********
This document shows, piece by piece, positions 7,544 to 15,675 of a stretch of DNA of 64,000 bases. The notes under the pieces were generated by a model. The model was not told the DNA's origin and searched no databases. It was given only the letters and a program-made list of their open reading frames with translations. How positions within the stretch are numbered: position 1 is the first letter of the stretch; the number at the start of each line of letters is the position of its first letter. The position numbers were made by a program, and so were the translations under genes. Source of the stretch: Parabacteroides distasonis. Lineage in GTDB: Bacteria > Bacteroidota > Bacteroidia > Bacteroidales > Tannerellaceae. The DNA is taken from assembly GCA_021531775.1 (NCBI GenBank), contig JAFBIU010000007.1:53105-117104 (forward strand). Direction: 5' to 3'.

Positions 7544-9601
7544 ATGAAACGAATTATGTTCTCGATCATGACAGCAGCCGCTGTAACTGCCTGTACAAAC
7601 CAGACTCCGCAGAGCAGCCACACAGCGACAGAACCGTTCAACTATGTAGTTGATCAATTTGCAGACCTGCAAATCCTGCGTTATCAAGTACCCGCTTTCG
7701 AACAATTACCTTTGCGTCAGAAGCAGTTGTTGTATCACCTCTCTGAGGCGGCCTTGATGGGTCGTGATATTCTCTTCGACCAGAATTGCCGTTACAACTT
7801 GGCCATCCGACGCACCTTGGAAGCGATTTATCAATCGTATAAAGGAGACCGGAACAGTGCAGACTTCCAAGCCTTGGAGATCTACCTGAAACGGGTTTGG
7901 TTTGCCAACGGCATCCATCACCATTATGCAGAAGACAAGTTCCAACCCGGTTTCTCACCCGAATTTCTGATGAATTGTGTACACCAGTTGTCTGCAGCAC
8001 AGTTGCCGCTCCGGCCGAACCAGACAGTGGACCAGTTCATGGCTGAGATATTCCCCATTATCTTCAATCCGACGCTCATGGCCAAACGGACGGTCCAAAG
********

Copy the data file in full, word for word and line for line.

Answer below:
This document shows, piece by piece, positions 7,544 to 15,675 of a stretch of DNA of 64,000 bases. The notes under the pieces were generated by a model. The model was not told the DNA's origin and searched no databases. It was given only the letters and a program-made list of their open reading frames with translations. How positions within the stretch are numbered: position 1 is the first letter of the stretch; the number at the start of each line of letters is the position of its first letter. The position numbers were made by a program, and so were the translations under genes. Source of the stretch: Parabacteroides distasonis. Lineage in GTDB: Bacteria > Bacteroidota > Bacteroidia > Bacteroidales > Tannerellaceae. The DNA is taken from assembly GCA_021531775.1 (NCBI GenBank), contig JAFBIU010000007.1:53105-117104 (forward strand). Direction: 5' to 3'.

Positions 7544-9601
7544 ATGAAACGAATTATGTTCTCGATCATGACAGCAGCCGCTGTAACTGCCTGTACAAAC
7601 CAGACTCCGCAGAGCAGCCACACAGCGACAGAACCGTTCAACTATGTAGTTGATCAATTTGCAGACCTGCAAATCCTGCGTTATCAAGTACCCGCTTTCG
7701 AACAATTACCTTTGCGTCAGAAGCAGTTGTTGTATCACCTCTCTGAGGCGGCCTTGATGGGTCGTGATATTCTCTTCGACCAGAATTGCCGTTACAACTT
7801 GGCCATCCGACGCACCTTGGAAGCGATTTATCAATCGTATAAAGGAGACCGGAACAGTGCAGACTTCCAAGCCTTGGAGATCTACCTGAAACGGGTTTGG
7901 TTTGCCAACGGCATCCATCACCATTATGCAGAAGACAAGTTCCAACCCGGTTTCTCACCCGAATTTCTGATGAATTGTGTACACCAGTTGTCTGCAGCAC
8001 AGTTGCCGCTCCGGCCGAACCAGACAGTGGACCAGTTCATGGCTGAGATATTCCCCATTATCTTCAATCCGACGCTCATGGCCAAACGGACGGTCCAAAG